It hurts to write it; it hurts even worse to witness the impending bear die-off this summer, and do nothing.
Yet the best way to deal with Mammothâ€™s starving bears is to let nature take its amoral, cruel course. As painful as it might be, the very best thing for the bears is to let them die in their own way.
Starvation is nasty business, but itâ€™s better than putting bullets in their brains. Certainly it is better than to keep them on the razorâ€™s edge of life by handing them freebies, only to watch them become problem bears later.
This past weekend, organizers of Bluesapalooza, HarvestMoon Presents and Mammoth Brewing Company allowed local charitable organizations to promote their cause by collecting â€śtipsâ€ť during beer sales at the ever-popular Bluesapalooza event.
For the first time, the Healthcare Trust of Mammoth Lakes participated, raising money for local eligible women who cannot afford life-saving annual mammography screenings.
Here is my letter of thanks:
Dear friends (new and old), hospital employees, volunteers extraordinaire, and partners of the aforementioned who came along for a delightful ride:
Mammoth has one more week of wiggle room before heading back into bankruptcy proceedings. Pardon us if weâ€™re not on the sidelines waving our maroon and gold pom-poms. We are on a losing streak. You are not going to hear â€śWin one for the Gipperâ€ť from us.
Losing streaks dampen emotions and harden doubts. Mammoth is nearing the end in its bankruptcy battle with Mammoth Lakes Land Acquisitionâ€™s team of crack lawyers, who are riding an impressive winning streak.
When it comes to putting on an event as large as the 24th Mammoth Lakes Jazz Jubilee, it takes many, many hours of preparation. What most people see and hear is the finished result of over a whole yearâ€™s worth of work by a small army of very dedicated volunteers.
The tents that go up and come down very quickly, the variety of music played that fills the air all hours of the day and night during the event, the amount of increased foot traffic in several locations around town, and the many smiling faces were all part of this July event.
At the wonderful memorial service for Skip Harvey this past Saturday, the attendees were given a four page memorial statement with some great photos and reminiscences about the high points of Skipâ€™s life. One of the things mentioned was how Skip was a driving force behind creating the Main Street Farmerâ€™s Market.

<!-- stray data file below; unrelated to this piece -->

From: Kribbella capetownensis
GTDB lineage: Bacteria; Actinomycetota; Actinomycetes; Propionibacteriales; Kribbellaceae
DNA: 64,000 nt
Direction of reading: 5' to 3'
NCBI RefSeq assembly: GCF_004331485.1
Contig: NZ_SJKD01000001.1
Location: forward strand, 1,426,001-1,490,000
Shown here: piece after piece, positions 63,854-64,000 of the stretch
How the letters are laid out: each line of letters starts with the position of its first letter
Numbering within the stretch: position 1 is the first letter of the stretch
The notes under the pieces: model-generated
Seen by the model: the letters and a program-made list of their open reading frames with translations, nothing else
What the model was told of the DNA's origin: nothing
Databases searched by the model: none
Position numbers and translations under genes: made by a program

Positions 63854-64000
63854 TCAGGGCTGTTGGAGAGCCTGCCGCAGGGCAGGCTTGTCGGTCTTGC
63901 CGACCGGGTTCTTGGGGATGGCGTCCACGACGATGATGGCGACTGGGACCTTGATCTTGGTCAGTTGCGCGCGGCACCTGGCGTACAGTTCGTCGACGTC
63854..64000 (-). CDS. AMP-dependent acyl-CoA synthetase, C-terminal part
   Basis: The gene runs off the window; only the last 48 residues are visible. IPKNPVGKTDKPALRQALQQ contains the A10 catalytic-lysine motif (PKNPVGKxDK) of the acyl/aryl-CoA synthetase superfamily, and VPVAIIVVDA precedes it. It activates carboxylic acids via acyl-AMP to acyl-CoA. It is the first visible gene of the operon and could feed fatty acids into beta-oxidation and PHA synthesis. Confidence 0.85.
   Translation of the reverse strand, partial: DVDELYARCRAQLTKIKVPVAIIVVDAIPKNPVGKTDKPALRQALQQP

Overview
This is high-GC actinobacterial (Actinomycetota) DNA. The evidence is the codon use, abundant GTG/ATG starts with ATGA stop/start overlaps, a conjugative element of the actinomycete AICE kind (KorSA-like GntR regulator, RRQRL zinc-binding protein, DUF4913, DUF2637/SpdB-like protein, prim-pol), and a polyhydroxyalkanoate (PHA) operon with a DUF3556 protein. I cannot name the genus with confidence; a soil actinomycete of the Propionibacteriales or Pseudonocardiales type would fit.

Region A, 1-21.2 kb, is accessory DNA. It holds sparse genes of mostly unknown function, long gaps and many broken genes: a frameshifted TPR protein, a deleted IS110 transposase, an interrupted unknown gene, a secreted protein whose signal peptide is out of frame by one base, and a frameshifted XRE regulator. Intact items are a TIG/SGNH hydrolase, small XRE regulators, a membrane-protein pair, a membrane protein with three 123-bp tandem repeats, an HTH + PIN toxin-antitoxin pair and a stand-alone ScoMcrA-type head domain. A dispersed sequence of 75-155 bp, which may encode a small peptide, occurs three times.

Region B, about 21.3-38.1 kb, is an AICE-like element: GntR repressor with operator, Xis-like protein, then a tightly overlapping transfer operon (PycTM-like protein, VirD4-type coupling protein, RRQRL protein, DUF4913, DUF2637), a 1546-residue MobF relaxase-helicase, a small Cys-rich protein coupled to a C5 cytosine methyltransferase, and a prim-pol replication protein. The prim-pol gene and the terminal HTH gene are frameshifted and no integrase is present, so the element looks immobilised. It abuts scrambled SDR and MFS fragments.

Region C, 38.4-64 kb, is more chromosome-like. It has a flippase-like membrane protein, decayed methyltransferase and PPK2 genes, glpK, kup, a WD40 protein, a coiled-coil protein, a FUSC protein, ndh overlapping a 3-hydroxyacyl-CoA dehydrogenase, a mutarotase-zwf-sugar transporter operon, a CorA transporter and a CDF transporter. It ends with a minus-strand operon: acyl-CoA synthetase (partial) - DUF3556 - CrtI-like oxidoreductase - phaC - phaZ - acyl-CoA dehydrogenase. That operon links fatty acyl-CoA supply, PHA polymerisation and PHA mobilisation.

The High School Senior Breakfast and the awarding of thousands of dollars in scholarships has become a tradition that students, parents and the community look forward to every year. This year was no exception.
Disabled Sports of the Eastern Sierra recognized and awarded five graduating seniors on June 15th at Mammoth High School. As an afterthought as she was leaving the podium, Kathy Copeland gave a shout out to the gracious community members of Mammoth Lakes in attendance, asking for some help.
For three years the June Lake Loop Womenâ€™s Club has organized prizes for the kids winners at the June
Lake Triathlon. We would like to thank the generous people and businesses of June Lake for donating these prizes.
At the onset of this most difficult time for June Lake, these donors deserve a special recognition for stepping up and showing what June Lake is made of. Thank you for making this â€śToughest Race in the Most Beautiful Placeâ€ť a reality:
On July 11, there was a special meeting held in Suite Z to discuss options for the funding of air subsidy to Alaska Airlines. I stood up and openly challenged one of Mammothâ€™s Supervisors, Mr. Byng Hunt, after his comments on the podium to our Town Council and the people of Mammoth.
I want to say that I am sorry to everyone in Mammoth and Mono County for not saying more!
I am continually amazed by our elected officials in Bridgeport; did Mr. Hunt not learn from other supervisors that have recently been replaced? Does Mr. Hunt not realize that the economic engine begins in Mammoth?
The Town should ask Rusty Gregory to pay the judgment
These days, our national institutions are out of our control. We should at least be at peace with the idea that we control our local government. But when the record available to us shows our local government is no longer under our control, we are compelled to raise questions and address those individuals who have brought us to financial crisis. So, after a review of public records available to us, I would like to know â€śwho is in charge at city hallâ€ť and has as anyone asked Gregory and/or Long to pay the judgment?